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Electoral Rhetoric on Beer Prices

with 14 comments

I’ve recently heard people claim that the NDP, if elected, will raise taxes on beer (something that the Liberals already did to all liquor on April 1). This is false. The NDP have said they would reduce the discount to private liquor stores from 16% to 10%.

In response to this and the NDP’s vow to raise the minimum wage to $10, the Alliance of Beverage Licensees of B.C. (ABLE), a provincial advocate group for approximately 1,000 private liquor stores and pub owners, claims this will force them to raise prices by 25% or more, translating into an additional $3.00 on a $12.00 six-pack. However, ABLE Executive Director, Kim Haakstad, said that the $3 figure came from discussions among group members, not from any economic study to determine a more precise impact.

Taking their cue, Liberal leader Gordon Campbell said on May 4, “I can tell you this. I am not drinking beer. But if they put a $3 cost on a six-pack of Diet Coke, I’d be mighty upset.”

Again, the NDP are not saying they will do this. They claim that their policy will level the playing field between government and private stores, raising $155 million in government revenue over the next three years. This will have no affect on the price of liquor in government stores, but it may certainly be aimed at protecting the BCGEU’s union jobs.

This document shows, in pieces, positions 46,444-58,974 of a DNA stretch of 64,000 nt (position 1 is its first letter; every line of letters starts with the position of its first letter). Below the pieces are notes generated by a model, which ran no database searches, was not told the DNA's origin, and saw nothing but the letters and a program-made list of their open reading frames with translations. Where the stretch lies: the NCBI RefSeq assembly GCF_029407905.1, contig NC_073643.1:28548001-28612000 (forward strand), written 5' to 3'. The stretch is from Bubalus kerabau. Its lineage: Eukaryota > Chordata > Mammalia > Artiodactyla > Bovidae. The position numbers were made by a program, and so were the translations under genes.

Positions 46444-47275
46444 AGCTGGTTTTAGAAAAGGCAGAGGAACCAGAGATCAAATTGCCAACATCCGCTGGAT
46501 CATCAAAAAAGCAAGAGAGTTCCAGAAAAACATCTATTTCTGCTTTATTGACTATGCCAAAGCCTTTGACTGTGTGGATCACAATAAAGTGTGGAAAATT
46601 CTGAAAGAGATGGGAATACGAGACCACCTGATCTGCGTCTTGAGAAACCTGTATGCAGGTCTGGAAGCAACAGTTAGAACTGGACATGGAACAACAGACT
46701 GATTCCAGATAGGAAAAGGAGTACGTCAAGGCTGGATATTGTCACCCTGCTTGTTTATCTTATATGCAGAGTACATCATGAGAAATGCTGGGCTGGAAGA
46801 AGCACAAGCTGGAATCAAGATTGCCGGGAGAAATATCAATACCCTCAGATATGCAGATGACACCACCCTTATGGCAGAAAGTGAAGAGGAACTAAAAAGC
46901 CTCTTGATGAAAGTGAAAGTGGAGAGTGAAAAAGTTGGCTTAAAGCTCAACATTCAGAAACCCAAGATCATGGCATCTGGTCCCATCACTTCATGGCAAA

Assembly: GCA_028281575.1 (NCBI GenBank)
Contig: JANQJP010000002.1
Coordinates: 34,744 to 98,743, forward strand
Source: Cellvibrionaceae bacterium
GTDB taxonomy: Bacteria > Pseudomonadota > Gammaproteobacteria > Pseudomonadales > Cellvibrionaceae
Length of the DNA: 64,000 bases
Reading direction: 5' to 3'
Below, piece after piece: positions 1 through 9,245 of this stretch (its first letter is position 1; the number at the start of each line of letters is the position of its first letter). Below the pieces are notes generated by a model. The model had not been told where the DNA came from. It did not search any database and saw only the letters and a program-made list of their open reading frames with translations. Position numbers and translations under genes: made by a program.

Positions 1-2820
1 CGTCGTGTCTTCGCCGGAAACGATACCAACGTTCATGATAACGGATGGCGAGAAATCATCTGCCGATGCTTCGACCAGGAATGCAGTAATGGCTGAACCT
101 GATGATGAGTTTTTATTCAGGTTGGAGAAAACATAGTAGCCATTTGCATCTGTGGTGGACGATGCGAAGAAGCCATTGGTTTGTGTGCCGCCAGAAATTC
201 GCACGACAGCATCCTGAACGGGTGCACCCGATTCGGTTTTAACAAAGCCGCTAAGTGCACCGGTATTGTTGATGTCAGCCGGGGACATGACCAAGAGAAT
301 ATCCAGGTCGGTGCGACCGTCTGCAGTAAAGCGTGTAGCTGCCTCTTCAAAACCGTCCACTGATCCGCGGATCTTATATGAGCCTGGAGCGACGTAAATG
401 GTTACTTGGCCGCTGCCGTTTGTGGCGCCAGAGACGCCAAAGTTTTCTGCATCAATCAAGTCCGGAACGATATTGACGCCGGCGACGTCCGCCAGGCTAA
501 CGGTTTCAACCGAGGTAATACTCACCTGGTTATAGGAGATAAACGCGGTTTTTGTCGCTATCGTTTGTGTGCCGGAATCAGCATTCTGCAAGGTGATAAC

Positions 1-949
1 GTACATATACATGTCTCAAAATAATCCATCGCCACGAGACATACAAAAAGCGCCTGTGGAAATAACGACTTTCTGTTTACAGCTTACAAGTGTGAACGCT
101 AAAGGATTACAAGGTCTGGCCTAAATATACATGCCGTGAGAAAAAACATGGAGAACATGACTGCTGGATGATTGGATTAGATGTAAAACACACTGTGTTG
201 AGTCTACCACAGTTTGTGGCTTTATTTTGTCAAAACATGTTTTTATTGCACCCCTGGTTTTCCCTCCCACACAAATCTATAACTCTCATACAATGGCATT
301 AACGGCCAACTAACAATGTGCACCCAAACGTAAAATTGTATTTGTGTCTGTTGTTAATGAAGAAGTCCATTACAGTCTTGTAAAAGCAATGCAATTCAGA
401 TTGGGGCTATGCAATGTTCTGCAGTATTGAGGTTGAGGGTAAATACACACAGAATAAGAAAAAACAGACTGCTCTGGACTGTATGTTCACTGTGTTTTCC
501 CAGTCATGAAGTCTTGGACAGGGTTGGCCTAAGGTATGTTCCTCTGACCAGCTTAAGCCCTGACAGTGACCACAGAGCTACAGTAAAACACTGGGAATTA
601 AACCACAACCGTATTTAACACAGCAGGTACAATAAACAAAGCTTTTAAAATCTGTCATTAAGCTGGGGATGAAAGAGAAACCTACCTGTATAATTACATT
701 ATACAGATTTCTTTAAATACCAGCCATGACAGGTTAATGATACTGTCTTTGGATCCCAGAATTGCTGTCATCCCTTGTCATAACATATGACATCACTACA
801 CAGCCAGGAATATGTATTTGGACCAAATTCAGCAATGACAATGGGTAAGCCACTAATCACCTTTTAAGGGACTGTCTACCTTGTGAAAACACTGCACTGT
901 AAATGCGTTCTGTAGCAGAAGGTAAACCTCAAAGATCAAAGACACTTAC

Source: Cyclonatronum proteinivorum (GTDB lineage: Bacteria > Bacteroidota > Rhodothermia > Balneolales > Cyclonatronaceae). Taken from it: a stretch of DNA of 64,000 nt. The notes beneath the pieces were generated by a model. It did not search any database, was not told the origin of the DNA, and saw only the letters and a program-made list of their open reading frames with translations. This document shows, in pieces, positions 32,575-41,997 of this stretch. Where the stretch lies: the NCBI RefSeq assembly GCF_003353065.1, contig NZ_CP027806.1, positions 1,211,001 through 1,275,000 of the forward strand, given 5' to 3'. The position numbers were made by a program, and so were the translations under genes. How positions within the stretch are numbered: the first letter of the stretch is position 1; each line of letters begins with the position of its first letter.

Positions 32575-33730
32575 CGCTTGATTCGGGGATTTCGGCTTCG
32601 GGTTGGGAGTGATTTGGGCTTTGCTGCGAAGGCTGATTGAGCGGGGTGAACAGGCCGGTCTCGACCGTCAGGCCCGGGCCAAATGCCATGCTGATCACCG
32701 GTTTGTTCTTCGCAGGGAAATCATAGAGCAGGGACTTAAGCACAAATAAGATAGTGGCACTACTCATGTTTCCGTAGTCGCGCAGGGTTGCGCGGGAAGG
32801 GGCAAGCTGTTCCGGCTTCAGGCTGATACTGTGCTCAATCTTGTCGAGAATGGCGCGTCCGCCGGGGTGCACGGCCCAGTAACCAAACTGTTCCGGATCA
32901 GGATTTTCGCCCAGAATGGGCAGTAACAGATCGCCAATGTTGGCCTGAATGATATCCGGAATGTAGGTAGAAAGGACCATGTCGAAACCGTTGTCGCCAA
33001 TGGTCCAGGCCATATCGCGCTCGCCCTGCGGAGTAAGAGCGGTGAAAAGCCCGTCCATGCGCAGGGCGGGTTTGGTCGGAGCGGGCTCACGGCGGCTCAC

Recall that Campbell increased the discount to private stores in 2007 from 13% to 16%. Al Arbuthnot of the ABL said at the time, “We presently sell more than 50% of the beer in the province and it will allow the operators to be a little more competitive with the government stores. I think you will see prices come closer in line with the government stores.”

I don’t know about you, but I never saw that happen in the private stores I go to. So if prices were already 10-20% higher in private stores before the increase, where did the savings from the additional 3% discount go? Doubtful the staff got a raise as ABLE is against raising the minimum wage.

ABLE also does not support private rural agency stores getting more of a discount than their current 10%. According to the Kamloops Daily News, ABLE’s Haakstad argued that there’s no business case for giving rural stores the same discount as other private stores. “Rural agency stores are set up to service the community,” she said.

In an interview with The Province, Haakstad also argued that “rural-agency stores are established businesses with other income from groceries and gasoline and marina operations. Our independent stores don’t sell much else besides beer, wine and spirits — except maybe some beef jerky.”

Ultimately, what matters is that a business can achieve enough of a profit for the business owner to make a decent living by providing goods or services that are attractive to consumers. I doubt the intention of rural stores is to run as a non-profit society. Otherwise, they would be constituted as such. And selling more products does not ensure one makes a higher profit/better living. These arguments strike me as being self-serving. Rural agency store owners would probably agree.

So has privatization benefited consumers in B.C. so far? The Consumers’ Association of Canada found that the BC government’s privatization of liquor sales has forced consumers to pay millions of dollars more for beer, wine, and spirits while there is less product selection at individual private stores.